The food in Bali is awesome.
Throughout our one week stay in the Island of Gods, the four of us pretty much stuffed our faces crazy with some of the best authentic Indonesian food we have ever eaten.
The great about thing eating in Bali is that it doesn’t matter whether it’s the lavish RM50 seafood feast by the beach, or the 20 sen pork satays by the roadside in the middle of the mountains, delicious food is everywhere to be found in Bali.
In fact, I might even say there’s no such thing as bad food in Bali.
The hunt for good food didn’t start off quite as smoothly though.
Our first night in Bali, we went to this gorgeous restaurant named Nasi Bali in the middle of Kuta.
Because we’re all in a foreign country, we all wanna try something special and not commonly found back home. Luckily, the restaurant menu was easy enough to read. After all, Bahasa Indonesia shares many similarities to our own Bahasa Malaysia.
Icy on the other hand, decided to experiment with something a bit more exotic and picked a curiously sounding item from the menu called Cap Cay, eventhough she had no clue what Cap Cay is and what Cap Cay looks like.
Good for her. I always applaud people willing to try new things.
It wasn’t when her meal finally arrived that she came to the sudden realisation that “Cap Cay” was actually not pronounced “CHAP CHAY”.
Cap Cay is really just a boring old vegetable dish, more commonly known to us as “ZHAP CHAI”.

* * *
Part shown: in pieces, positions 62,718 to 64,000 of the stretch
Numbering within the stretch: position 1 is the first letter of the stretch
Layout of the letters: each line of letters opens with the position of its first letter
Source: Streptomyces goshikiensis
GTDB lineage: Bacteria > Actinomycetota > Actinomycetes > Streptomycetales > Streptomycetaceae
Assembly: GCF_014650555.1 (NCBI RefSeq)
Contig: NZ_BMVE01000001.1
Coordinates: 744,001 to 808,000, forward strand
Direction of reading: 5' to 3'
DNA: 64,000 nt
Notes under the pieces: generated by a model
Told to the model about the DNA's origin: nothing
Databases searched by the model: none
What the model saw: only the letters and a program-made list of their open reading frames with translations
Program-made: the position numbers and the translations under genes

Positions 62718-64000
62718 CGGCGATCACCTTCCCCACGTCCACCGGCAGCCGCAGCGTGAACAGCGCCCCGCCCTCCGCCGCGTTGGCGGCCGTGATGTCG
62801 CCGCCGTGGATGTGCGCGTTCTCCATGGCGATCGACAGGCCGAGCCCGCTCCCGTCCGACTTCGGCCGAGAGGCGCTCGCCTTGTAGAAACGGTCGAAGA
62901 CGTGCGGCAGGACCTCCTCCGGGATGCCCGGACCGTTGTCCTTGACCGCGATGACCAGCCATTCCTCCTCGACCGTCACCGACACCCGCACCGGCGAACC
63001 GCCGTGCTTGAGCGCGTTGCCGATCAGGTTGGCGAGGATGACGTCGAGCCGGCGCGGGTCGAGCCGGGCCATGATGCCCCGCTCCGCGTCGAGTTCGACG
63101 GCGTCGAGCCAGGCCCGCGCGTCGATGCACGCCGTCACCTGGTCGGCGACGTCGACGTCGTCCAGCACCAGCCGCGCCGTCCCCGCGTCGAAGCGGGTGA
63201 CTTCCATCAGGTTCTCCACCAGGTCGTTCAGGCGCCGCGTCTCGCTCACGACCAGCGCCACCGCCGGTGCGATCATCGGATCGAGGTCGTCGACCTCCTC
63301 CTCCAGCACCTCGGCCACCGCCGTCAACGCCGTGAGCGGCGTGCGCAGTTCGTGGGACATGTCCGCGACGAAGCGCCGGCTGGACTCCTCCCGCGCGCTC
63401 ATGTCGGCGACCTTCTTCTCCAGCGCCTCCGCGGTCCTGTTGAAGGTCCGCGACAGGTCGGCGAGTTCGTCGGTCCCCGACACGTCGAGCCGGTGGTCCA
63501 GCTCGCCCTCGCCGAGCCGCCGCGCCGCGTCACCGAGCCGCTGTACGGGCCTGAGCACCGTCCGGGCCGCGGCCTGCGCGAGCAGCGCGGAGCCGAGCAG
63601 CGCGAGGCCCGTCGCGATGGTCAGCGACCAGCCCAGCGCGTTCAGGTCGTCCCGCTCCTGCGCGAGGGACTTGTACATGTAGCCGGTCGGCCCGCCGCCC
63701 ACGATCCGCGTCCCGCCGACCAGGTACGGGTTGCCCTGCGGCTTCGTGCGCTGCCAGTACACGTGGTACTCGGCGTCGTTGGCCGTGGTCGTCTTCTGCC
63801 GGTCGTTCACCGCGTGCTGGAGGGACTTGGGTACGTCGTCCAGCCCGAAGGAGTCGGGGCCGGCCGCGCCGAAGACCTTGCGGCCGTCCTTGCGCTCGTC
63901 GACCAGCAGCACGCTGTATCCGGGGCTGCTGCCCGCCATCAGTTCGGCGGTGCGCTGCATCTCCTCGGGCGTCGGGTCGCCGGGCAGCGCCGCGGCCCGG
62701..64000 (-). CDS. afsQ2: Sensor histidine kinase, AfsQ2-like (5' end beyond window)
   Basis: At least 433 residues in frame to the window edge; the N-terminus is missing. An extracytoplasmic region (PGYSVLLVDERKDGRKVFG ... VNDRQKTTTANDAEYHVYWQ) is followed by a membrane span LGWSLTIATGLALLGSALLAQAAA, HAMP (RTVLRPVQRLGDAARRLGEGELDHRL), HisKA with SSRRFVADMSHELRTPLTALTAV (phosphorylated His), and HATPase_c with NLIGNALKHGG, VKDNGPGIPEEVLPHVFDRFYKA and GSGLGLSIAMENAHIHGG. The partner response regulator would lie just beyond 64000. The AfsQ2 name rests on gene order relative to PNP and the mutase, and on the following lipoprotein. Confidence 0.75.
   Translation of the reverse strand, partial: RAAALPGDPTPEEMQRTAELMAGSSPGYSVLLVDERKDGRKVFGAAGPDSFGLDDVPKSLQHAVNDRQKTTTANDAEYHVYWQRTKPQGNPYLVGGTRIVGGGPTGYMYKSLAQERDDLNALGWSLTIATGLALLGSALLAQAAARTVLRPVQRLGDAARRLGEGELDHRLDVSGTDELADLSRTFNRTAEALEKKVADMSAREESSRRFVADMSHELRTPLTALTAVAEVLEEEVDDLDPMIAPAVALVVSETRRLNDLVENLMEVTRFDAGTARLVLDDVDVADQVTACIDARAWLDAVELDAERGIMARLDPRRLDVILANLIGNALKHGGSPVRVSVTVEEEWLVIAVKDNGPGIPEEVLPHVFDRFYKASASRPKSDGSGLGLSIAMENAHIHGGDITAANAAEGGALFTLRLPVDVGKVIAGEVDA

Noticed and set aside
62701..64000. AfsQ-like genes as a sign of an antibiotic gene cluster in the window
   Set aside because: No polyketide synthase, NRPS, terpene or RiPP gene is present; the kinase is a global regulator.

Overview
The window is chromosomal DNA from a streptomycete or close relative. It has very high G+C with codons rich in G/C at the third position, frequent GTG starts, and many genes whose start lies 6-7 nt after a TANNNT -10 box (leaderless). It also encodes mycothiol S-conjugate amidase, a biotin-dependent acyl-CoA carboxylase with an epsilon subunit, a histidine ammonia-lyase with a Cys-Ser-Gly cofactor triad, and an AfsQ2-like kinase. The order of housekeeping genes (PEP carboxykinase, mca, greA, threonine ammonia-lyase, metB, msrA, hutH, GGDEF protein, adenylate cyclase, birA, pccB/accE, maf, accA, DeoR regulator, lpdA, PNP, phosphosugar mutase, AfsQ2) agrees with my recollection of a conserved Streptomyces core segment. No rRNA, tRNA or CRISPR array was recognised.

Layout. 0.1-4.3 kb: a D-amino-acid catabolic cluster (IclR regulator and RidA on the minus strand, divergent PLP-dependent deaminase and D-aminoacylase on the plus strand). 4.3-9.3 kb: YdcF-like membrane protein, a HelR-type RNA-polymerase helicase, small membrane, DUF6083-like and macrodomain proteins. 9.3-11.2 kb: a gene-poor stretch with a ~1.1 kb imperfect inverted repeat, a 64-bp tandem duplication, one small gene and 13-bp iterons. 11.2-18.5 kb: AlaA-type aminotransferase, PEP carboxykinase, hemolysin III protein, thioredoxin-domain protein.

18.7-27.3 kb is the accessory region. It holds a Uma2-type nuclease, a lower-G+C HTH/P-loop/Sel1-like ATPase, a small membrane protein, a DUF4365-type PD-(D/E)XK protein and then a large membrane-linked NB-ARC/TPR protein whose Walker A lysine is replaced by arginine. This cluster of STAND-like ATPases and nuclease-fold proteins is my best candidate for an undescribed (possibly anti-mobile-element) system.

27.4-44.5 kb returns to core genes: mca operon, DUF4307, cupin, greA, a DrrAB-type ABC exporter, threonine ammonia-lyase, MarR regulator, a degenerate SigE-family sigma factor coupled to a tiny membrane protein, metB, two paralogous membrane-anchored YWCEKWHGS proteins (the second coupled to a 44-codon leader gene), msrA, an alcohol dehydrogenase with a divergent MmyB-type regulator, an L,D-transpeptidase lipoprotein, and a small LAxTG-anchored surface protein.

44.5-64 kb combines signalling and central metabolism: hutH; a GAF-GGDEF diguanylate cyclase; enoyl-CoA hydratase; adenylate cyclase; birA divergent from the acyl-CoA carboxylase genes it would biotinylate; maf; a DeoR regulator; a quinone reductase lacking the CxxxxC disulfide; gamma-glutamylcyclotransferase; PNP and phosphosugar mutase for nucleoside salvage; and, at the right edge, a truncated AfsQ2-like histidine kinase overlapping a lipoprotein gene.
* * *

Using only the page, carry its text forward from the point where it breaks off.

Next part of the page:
So much for trying something new.
Now that we know not to order something from the menu we don’t understand, we wisened up and our lunches and dinners since then were nothing but a real treat.
One of my most memorably meal was in Jimbaran, a small coastal town 30 minutes south of Kuta.
At close to 140K Rupiah (RM50) per head, our dinner at Jimbaran was easily the most expensive throughout our entire Bali trip. That said, I gotta say it was worth every cent of it because it was the best grilled seafood feast I’ve ever had in the longest time.
There’s nothing quite like savouring the freshest catch from the ocean, dining underneath the stars on candle lit tables set up by the beach, hair swept by the sea breeze, toes digging into the sand, listening to the crashing of waves, chit-chatting with friends while enjoying the vocals from the group of roving musicians serenading you with a love songs.
It was incredibly romantic.
So romantic that at one point Icy wept uncontrollably during a song.
I don’t know why she got so emotional cried. But I assumed she was hoping to share that magical moment with some hot half-naked hunk.
Instead what she got was Chris Tock.
The food at Jimbaran Bay are one of a kind. Outside the typical tourist traps, food in Bali are all very reasonably priced.
Warung Indonesia, located in the backlanes of Kuta, for example, serves generous portions of Padang food for around 13K Rupiah (RM5) each.
The dirty bakso pushcart at the Ubud Market also sells fabulous meatball soup for an equally dirt cheap price of 5K Rupiah (RM1.50) per serving. Notice that the meehoon they use here are blue in colour.
Bakso to Indonesians are like Kolo Mee to Kuchingnites.
You can never say you’ve been to Indonesia until you’ve had the experience of squating over some strangers’ doorsteps, eating by the roadside with one hand holding the bowl of bakso and the other hand holding utensils washed so carelessly that you could still taste the previous customer’s saliva in it.